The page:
We have been talking to David Iriguchi at iriguchiukuleles.com and he has kindly allowed us to tell you some more about this amazing bass ukulele, the Cthukulele… The words and pictures that follow are his, but we are sure you will agree, this is an amazing looking instrument. The Chtukulele will make her public debut at the 2013 Reno Ukulele Festival in Sparks Nevada, April 11-14, 2013.
When we decided to make a bass ukulele we decided to go all in and make a true freak. We wanted a creature not of this world. This is that creature. The Chtukulele…
Hewn from a single split piece of spalted maple the Chtukulele’s body is an ergonomic masterpiece (how’s that for some nice hyperbole!). The semi-hollow body is extremely rigid and gives the Padauk soundboard a solid foundation to vibrate off of.
The Cthukulele gets her name from H.P. Lovecraft’s Cthulu, another creature not of this Earth.
From the top you can see that the body is just two inches deep and it is nothing but smooth curves. The top edge where your right arm rests is part of the body and not part of the soundboard so your arm does not rest on the soundboard.
Whether you are sitting or standing the Chtukulele is very comfortable to hold. It sits very close to your body and all the contact points are smooth and rounded.
This end view shows the Cthukulele’s unusual profile. The angled side (to the right in this image) rests flat on your thigh when sitting and playing. Extraordinary comfort.
The spalted Maple has a wonderful ‘dirty’ patina. The small port in the lower bout is to insert the strings. The strings pass through the soundboard and easily fit through this port.
The Chtukulele uses dual “Jet Intake” soundholes. These ports are carved into the upper bout. With this design we don’t have to cut a hole in the soundboard. Because of this, the soundboard is suported all the way around which allows us to lighten up the bracing. Plus it looks wicked cool, right? It is this view that gives the Chtukulele it’s name.
The ports are quite deep and there is also a channel below the end of the fretboard. We are currently designing an acoustic semi-hollow ukulele with these Jet Ports.
There is a cutout in the body to give access to the highest frets. The Maple neck is inset into the body about 9mm.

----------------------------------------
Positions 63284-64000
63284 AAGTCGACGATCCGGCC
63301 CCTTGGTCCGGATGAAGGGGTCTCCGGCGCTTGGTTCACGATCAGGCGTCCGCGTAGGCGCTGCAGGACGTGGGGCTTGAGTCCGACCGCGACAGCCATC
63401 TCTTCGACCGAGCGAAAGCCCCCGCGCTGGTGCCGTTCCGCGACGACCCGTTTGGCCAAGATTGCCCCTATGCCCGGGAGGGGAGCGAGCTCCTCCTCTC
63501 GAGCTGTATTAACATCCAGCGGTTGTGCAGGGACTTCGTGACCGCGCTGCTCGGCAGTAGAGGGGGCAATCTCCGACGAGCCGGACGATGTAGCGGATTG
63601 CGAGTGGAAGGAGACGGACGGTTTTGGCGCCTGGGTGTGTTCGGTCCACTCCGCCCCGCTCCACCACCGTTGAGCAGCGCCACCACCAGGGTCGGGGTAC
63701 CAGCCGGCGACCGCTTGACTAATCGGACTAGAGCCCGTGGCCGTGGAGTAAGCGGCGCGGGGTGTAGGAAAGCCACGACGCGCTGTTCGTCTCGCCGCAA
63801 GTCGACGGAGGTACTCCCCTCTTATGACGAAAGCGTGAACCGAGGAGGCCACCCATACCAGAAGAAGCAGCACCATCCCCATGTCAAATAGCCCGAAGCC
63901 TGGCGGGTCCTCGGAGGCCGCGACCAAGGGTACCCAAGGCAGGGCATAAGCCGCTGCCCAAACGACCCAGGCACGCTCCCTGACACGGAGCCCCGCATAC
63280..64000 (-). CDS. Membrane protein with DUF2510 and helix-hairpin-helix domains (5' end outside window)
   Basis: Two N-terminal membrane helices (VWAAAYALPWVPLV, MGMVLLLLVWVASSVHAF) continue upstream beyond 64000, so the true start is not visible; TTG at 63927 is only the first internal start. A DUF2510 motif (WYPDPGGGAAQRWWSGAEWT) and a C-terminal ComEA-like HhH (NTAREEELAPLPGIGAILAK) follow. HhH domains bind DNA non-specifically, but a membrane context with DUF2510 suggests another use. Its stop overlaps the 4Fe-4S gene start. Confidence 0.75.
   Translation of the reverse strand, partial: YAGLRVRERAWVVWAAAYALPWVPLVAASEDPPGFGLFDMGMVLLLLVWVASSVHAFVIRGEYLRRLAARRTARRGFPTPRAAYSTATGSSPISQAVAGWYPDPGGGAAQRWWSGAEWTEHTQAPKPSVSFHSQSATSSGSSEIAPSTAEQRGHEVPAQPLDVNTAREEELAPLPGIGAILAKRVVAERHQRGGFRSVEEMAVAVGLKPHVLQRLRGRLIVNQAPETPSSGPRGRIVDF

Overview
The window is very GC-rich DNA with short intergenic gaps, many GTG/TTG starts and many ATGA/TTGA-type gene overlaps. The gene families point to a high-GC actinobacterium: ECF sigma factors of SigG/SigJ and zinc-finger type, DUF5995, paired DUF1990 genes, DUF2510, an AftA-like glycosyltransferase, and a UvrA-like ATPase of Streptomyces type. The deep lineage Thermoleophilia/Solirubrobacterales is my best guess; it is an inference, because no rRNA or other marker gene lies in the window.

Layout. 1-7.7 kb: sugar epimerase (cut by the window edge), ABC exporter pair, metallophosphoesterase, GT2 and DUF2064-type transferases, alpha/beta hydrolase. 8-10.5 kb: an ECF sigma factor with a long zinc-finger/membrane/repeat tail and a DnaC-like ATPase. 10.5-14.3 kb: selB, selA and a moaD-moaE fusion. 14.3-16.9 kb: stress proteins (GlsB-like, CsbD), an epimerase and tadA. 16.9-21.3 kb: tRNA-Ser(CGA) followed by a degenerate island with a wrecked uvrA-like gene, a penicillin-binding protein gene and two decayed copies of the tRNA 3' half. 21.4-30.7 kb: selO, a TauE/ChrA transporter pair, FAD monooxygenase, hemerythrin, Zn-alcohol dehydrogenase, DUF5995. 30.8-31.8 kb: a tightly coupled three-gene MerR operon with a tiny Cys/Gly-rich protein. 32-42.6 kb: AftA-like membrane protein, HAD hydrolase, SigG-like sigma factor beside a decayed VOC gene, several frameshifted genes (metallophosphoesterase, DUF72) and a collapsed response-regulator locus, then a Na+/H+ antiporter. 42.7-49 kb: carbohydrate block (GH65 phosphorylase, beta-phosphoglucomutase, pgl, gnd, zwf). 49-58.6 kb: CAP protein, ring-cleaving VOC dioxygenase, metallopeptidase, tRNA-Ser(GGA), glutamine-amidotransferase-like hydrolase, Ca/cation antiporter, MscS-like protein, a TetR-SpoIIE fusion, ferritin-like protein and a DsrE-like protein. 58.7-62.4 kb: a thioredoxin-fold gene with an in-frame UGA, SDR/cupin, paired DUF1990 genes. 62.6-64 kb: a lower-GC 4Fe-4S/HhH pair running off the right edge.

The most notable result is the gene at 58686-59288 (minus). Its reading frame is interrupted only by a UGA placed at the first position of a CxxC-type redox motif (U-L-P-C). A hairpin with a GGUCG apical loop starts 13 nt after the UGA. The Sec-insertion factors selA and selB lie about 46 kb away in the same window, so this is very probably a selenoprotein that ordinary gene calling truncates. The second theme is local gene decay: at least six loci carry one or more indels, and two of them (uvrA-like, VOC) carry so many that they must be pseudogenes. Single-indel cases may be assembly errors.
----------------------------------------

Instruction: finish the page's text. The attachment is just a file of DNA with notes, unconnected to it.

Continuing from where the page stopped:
The adjustable bridge is our own design. It allows 12mm of compensation adjustment, from -3mm to +9mm. The compensation is very easily adjusted using a 2.5mm allen wrench.
As with our other ukuleles we used a zero fret on the Chtukulele. This allows us to make a much lower profile nut.
The Chtukulele is fretless and has white styrene fret markers. There are also side markers at 3, 5, 7, 9, and 12.
The Maple neck uses our ‘comfort’ profile. It is bladed so that it is slightly thicker at the G-string edge and tapers smoothly to the E-string edge.
The bridge has a very flat appearance and there is a K&K Sound Big Twin pickup installed.
In this view you can see that the arm rest is part of the body and not the soundboard. The bridge adjusters attach to the edge of the bridge and can slide horizontally.
We use standard Hipshot Ultralight tuners instead of the spooled style. A ziptie is used to secure the string in the tuner because those polyurethane strings are slippery little buggers. The zipties work just great though and we like the standard tuners a lot better than the spool style.
So there she is, the evil-looking Cthukulele! A strange creature not of this world.
Type: Semi-hollow, electric bass
Body: Hand-carved, Spalted Maple
Neck: Maple – medium “comfort” profile
Scale length: 20″
Total # fret markers: 16
Fret markers to the body: 12
Semi-hollow back and sides are hand-carved from a single block of Spalted Maple
Includes K&K Sound Big Twin internal pickup
Dual “Jet Intake” soundholes
Custom adjustable bridge
Hipshot Ultralight tuners
Pahoehoe polyurethane strings
Smile when you play that!™